Tools are an essential part of any farm-life game and Stardew Valley is no exception. Upgrading the right tools at the right time can make the game much smoother, and using an original pick axe and water can by Fall can make you start wondering why the heck so many people claim this drudging game is relaxing.
Stardew Valley is an incredible game, and for those of us who have put in 1,000+ hours into the game (something that is very common among Stardew players) coming back to SV is as easy as a cyclist going for an afternoon ride. This can make it easy to forget that in the beginning, there was an awful lot to learn!
If there’s one bit of tool advice I’d give to a new Stardew Valley player it’s this: I’m a huge proponent that the best first tool upgrade in Stardew Valley is ALWAYS the copper pickaxe.
How Upgrading Tools Works In Stardew Valley
The first thing to understand is that there are several upgrade levels for the tools. To get the higher level upgrades you need to have done the proper upgrades in the previous steps.
In other words all basic tools go to copper, copper to steel (via iron bars), steel to gold, and gold to iridium. A basic tool can’t upgrade up to a steel or gold tool, for example, even if you have the bars and the income.
You don’t need to upgrade everything to copper, then everything to steel, etc. Each tool follows its own track for upgrades.
- Basic to Copper
- Copper to Steel (Iron Bars)
- Steel to Gold
- Gold to Iridium
With this in mind, it’s possible (and even advisable) to sometimes sprint for the gold version of one tool before even upgrading a basic tool of another type.
Best Tool Upgrades for Stardew Valley in Order
Keep in mind that because of the huge difference in cost between a copper tool upgrade and an iridium tool upgrade, its possible that a less important upgrade might jump one that would be more useful, but is practically going to be out of reach of the average farmer.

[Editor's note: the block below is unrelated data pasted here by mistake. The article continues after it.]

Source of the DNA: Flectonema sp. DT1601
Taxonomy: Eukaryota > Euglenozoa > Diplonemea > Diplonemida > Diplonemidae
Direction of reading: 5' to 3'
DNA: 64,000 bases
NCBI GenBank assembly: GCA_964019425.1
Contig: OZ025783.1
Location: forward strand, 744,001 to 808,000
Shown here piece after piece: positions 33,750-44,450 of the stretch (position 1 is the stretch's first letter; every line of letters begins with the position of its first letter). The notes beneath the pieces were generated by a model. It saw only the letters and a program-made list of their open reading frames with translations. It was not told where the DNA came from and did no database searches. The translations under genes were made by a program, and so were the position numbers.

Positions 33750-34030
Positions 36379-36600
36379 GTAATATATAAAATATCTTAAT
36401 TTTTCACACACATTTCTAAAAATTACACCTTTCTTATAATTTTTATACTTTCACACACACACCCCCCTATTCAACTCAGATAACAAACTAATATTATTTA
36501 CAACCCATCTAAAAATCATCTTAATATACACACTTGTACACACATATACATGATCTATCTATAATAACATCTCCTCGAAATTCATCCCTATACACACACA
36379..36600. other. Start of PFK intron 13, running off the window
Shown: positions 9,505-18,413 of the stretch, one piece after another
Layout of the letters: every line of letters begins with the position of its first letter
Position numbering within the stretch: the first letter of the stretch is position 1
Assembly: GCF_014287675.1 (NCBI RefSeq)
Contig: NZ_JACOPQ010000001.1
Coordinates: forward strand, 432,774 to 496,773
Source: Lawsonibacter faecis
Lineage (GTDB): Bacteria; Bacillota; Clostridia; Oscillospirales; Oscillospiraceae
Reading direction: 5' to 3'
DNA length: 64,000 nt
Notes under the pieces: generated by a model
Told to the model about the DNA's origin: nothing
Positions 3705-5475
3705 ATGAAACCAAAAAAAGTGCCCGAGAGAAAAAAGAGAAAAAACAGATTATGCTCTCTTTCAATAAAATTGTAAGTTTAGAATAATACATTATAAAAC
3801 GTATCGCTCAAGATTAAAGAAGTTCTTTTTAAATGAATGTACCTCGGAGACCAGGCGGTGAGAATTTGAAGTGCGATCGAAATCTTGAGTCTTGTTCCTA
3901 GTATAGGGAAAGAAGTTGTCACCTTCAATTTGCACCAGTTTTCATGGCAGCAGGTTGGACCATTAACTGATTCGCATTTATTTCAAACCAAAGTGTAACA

In other words that iridium pickaxe is arguably the most useful tool in the entire game…but with how far in the game you need to be and the investment, most of your tools will be mostly upgraded before you get to it.
The best order to upgrade tools in Stardew Valley:
- Copper Pickaxe
- Steel Pickaxe
- Copper Axe
- Copper Water Can* (If you had a really good spring and have quality sprinklers out in force before summer then you can drop this under the gold pickaxe AND the steel axe)
- Gold Pickaxe
- Steel Axe
- Copper Hoe
- Gold Axe
- Steel Hoe
- Gold Hoe
- Steel Water Can
- Gold Water Can
- Iridium Pickaxe
- Iridium Axe
- Iridium Hoe
- Iridium Water Can
- Copper Trash Can
- Steel Trash Can
- Gold Trash Can
- Iridium Trash Can
In order of importance there are a few tools that really stick out. I’m going to go over each of these now.
Copper Pickaxe – The pickaxe is the first tool that should be upgraded because the mines are extremely important. Not only for getting minerals for upgrades and other crafting materials, but also for collecting gems for the Museum, and getting the materials necessary for a quality sprinkler which takes steel bars and gold bars to craft.
And those quality sprinklers…absolutely essential for expanding the farm.
Steel Pickaxe – If you have the money to upgrade the pickaxe early it’s worth it as the copper pickaxe can still use a lot of energy and time when you get to the levels that offer gold ore. This isn’t always possible with other needs popping up in year one, but it’s a great upgrade if you can get there fast.
Copper Axe – This is the upgrade that allows you to cut stumps.
Steel Axe – Important to do by summer if you’re not using the chair secret woods glitch, because this is what allows you to cut logs, gaining access to the secret woods.
Copper Watering Can – Helps with huge initial watering of huge crop fields in spring/summer until you can get all the quality sprinklers out.
Gold Watering Can – Essential if you have the beach farm.
Gold Hoe – Convenient for clearing fields but not necessary. Unless on the beach farm.
When Should You Stray from This Stardew Valley Tool Upgrade Schedule?